20sec). the pectoral fins are used for the propulsion and the caudal fin is used as rudder. Fig 1.1. like the labriform type and ostraciiform.6 BOXYBOT BIRG-EPFL (SUISS): Fig 1. In fish of the labriform type. They thus indexed the various behaviours in a library used by the computer to generate varied and unexpected trajectories of stroke. servo locations and water proofing Several models were designed. It can plunge.5.5. The speed depends on the amplitude and the frequency of the oscillations on the fins and also size and rigidity of those. 1.12 BoxyBot Fish developed in BIRG . Robotic Fish [16] (50 cm length) is able to curve its body according to a great angle in a much reduced time (approx 90°/0. behind. the BoxyBot project [15] aimed at the realization of an autonomous robot of various forms and those which uses the fins. BoxyBot is 25 cm long and can swim up to 0. swim ahead.37 m/s. The researchers continue to work on the improvement of the algorithms of training which make it 18 . These fish have a rigid body and a low speed but a great manoeuvrability thanks to their fins. turns.7 ESSEX ROBOTIC FISH (GREAT BRITAIN): A fish has various modes of displacement (speed. since G1 in 2003 until G8 [16] and G9 in 2005.EPFL (Suiss) Developed with the BIRG (Biologically Inspired Robotics Group). accelerations and braking) and the challenge of the researchers of Essex was to obtain an autonomous robot-fish G8 [16] which can reproduce all these behaviours and not in one or two instances but in a more or less uniform way. on the side and carry out gimlets.13 a) Essex G8 Robotic Fish diving mode in water b) internal structure of the fish.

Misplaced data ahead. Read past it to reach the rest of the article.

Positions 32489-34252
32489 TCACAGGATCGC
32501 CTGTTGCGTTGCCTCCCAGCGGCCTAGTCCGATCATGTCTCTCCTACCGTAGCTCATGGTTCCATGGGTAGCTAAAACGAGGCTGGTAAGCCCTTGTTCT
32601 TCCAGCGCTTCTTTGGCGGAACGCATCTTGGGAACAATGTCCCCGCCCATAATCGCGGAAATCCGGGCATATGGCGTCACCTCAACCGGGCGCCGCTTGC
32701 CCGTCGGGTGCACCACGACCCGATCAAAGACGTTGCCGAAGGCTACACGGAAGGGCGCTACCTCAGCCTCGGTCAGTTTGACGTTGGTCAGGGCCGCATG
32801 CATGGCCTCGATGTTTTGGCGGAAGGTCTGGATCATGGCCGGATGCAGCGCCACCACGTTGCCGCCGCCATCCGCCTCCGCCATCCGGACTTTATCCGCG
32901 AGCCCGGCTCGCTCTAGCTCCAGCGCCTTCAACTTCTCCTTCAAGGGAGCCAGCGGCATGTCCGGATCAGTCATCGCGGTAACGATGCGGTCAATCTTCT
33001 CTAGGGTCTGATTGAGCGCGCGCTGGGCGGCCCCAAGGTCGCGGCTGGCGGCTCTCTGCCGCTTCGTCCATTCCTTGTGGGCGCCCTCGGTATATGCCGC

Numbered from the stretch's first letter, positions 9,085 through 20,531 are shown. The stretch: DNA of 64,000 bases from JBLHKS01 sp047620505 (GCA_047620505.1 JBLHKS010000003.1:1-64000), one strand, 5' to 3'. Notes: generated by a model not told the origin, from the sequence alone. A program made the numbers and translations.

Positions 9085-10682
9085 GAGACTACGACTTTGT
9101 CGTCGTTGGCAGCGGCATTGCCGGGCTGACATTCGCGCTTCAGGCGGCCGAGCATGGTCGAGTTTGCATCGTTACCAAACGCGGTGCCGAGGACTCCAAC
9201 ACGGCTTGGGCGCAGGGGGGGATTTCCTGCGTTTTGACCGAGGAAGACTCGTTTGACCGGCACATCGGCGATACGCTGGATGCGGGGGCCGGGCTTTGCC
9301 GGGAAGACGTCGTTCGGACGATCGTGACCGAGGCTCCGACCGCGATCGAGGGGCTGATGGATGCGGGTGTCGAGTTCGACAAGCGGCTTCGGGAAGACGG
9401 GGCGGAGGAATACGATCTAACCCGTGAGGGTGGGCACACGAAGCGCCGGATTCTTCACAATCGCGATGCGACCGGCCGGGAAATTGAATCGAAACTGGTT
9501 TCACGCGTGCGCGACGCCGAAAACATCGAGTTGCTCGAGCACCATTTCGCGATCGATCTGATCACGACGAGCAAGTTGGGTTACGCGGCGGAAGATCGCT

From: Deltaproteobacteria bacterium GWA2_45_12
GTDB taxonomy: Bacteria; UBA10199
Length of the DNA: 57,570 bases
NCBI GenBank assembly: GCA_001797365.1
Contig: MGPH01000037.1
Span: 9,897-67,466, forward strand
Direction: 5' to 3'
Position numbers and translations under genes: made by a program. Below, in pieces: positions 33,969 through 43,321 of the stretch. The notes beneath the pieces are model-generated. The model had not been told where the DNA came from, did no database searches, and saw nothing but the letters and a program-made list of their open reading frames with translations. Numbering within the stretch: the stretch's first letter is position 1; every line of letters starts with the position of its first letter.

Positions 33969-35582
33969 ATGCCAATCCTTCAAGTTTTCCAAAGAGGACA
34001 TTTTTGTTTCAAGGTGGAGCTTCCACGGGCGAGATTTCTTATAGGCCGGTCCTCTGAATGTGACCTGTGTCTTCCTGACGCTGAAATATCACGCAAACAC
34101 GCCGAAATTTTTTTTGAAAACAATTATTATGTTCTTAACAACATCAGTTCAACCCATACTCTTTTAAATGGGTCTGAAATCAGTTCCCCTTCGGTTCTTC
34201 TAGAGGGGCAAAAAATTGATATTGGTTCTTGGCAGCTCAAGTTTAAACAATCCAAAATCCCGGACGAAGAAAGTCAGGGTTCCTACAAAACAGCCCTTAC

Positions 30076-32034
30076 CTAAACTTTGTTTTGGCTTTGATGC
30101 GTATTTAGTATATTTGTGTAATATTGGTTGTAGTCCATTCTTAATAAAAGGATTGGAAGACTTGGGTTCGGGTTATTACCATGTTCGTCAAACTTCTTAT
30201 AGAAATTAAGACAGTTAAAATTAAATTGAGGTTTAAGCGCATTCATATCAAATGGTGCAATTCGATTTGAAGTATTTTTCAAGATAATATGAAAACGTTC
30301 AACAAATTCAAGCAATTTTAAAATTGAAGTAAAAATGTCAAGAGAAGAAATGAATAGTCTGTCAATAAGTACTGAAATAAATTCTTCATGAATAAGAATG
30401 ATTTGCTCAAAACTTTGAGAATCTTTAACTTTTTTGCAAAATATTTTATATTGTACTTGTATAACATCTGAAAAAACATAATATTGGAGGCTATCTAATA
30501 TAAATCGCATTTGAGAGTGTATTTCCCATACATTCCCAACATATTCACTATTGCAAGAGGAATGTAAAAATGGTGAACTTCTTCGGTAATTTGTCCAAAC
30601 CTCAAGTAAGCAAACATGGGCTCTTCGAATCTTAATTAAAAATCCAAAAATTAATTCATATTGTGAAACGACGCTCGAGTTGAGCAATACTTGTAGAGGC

Japan A robot-fish inspired by the “carp koi” *17] was presented in March 2006 in Japan.FRANCE: Fig 1.5.9 JESSIKO .RYOMEI ENGINEERING – JAPAN: Fig 1. The robot. Thanks to its communication potential and its artificial intelligence. In a second step. was a key player.15 Jessiko V4 Robotic Fish developed in France by RobotSwim Jessiko [18] is one of the smallest robotic fish in the world (20cm/100g). 1. Thanks to its camera.8 ROBOTIC KOI .possible for the robot to generate adaptive behaviours in a changing environment and thus remain unpredictable. information essential if one wants to supervise the health of fish. Jessiko [18] can swim in a school of 10 19 . was remote controlled.14 Carp Koi Robotic Fish by Ryomei Engineering .ROBOTSWIM . 1. a subsidiary company of Mitsubishi Heavy Industries. It was developed by three companies of which Ryomei Engineering. the robot could be sent in recognition to examine the resources present in the depths. the researchers want to make their robot autonomous. It could be also used to inspect the oil platforms to locate and supervise possible damage. Its mouth was equipped with sensors being used to control the oxygen concentration in water. which are already at the origin of the series "Mitsubishi Animatronics". which measures 80 cm and weighs 12 kg.5.